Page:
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Dataset S1 - Noelaerhabdaceae organic carbon isotope culture data compilation

Citation

Phelps, Samuel et al. (2021), Dataset S1 - Noelaerhabdaceae organic carbon isotope culture data compilation, Dryad, Dataset, https://doi.org/10.5061/dryad.bcc2fqzc7

Abstract

The carbon isotope fractionation in algal organic matter (Ep), including the long-chain alkenones produced by the coccolithophorid family Noelaerhabdaceae, is used to reconstruct past atmospheric CO2 levels. The conventional proxy linearly relates Ep to changes in cellular carbon demand relative to diffusive CO2 supply, with larger Ep values occurring at lower carbon demand relative to supply (i.e. abundant CO2).  However, the response of Gephyrocapsa oceanica, one of the dominant alkenone producers of the last few million years, has not been studied closely. Here we subject G. oceanica to various CO2 levels by increasing pCO2 in the culture headspace, as opposed to increasing dissolved inorganic carbon (DIC) and alkalinity concentrations at constant pH. We note no substantial change in physiology, but observe an increase in Ep as carbon demand relative to supply decreases, consistent with DIC manipulations. We compile existing Noelaerhabdaceae Ep data and show that the diffusive model poorly describes the data. A meta-analysis of individual treatments (unique combinations of lab, strain, and light conditions) shows that the slope of the Ep response depends on the light conditions and range of carbon demand relative to CO2 supply in the treatment, which is incompatible with the diffusive model. We model Ep as a multilinear function of key physiological and environmental variables and find that both photoperiod duration and light intensity are critical parameters, in addition to CO2 and cell size. While alkenone carbon isotope ratios indeed record CO2 information, irradiance and other factors are also necessary to properly describe alkenone Ep.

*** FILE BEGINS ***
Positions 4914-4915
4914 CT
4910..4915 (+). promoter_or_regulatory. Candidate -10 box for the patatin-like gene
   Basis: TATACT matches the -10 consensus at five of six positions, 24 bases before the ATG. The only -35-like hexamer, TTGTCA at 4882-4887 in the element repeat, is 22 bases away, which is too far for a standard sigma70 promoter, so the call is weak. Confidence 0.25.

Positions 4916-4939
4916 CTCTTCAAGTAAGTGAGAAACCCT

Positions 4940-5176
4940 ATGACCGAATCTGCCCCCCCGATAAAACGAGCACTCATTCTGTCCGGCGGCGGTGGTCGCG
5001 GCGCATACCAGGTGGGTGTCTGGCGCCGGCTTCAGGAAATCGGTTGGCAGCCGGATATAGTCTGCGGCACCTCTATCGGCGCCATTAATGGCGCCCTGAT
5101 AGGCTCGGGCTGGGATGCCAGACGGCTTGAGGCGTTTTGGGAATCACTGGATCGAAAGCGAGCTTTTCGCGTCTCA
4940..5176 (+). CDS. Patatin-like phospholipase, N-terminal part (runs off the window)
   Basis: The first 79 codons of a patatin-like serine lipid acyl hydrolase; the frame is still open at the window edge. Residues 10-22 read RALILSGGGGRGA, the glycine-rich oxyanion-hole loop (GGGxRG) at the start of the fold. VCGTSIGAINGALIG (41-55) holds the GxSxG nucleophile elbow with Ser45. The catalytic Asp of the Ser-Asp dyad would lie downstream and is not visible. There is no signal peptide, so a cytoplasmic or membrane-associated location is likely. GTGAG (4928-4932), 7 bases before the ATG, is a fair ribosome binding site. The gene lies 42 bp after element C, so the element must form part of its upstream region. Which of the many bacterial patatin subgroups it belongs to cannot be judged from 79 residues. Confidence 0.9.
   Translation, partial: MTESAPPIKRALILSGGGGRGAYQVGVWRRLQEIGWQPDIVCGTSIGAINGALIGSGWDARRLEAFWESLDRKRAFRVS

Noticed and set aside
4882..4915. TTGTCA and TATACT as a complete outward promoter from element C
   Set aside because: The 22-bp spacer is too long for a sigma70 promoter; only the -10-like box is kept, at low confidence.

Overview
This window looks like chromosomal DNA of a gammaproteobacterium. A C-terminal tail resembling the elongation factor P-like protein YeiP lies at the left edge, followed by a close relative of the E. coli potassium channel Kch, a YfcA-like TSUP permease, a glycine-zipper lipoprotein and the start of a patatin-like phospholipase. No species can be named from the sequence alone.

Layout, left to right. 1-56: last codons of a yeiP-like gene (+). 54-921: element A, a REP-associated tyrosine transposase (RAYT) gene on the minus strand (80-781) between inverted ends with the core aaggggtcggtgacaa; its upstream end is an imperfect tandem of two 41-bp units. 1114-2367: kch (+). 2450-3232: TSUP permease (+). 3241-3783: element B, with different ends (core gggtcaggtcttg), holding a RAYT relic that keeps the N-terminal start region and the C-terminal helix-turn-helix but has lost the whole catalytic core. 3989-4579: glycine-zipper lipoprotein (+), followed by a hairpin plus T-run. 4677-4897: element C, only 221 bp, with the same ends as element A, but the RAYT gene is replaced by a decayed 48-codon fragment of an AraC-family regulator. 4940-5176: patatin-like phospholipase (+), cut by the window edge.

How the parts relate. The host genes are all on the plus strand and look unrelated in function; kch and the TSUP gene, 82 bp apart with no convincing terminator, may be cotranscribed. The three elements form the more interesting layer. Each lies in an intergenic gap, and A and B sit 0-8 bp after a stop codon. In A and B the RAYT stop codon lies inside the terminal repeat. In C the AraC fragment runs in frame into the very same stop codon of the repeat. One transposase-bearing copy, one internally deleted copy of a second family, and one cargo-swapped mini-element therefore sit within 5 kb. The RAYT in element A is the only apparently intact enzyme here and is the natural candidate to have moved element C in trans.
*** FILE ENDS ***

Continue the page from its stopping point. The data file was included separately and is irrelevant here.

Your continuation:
Methods

G. oceanica RCC1303 was cultivated in triplicate batch culture at five different pCO2 levels. CO2 modification was achieved by continuously aerating the headspace of the culture flask. Alkenones were extracted using accelerated solvent extraction and carbon isotope ratios were measured by GC-IRMS. CO2 concentrations were calculated from measurements of pH, total alkalinity, temperature, and salinity. Cell sizes were measured by flow cytometry. Existing data were compiled from the literature. Cell sizes and carbon content were standardized to the middle of the photoperiod, where applicable.

 

Usage Notes

Missing values are noted with “NaN.” Data sources are listed in the references and explanatory columns (e.g. “Source of cell radius data”). Information in columns titled “Note on XYZ” (e.g. “Note on d13C_POC uncertainty”) reflect the source of information in the original publication.

Funding

National Science Foundation, Award: DGE16-44869

National Science Foundation, Award: OCE1314336

Center for Climate and Life at Columbia University

Lamont Climate Center

G. Unger Vetlesen Foundation

WSL Pure in partnership with Columbia University's Center for Climate and Life

Paul M. Angell Family Foundation

Earth Institute, Columbia University

Columbia University Bridge to PhD Program

Center for Climate and Life at Columbia University

Lamont Climate Center

Columbia University Bridge to PhD Program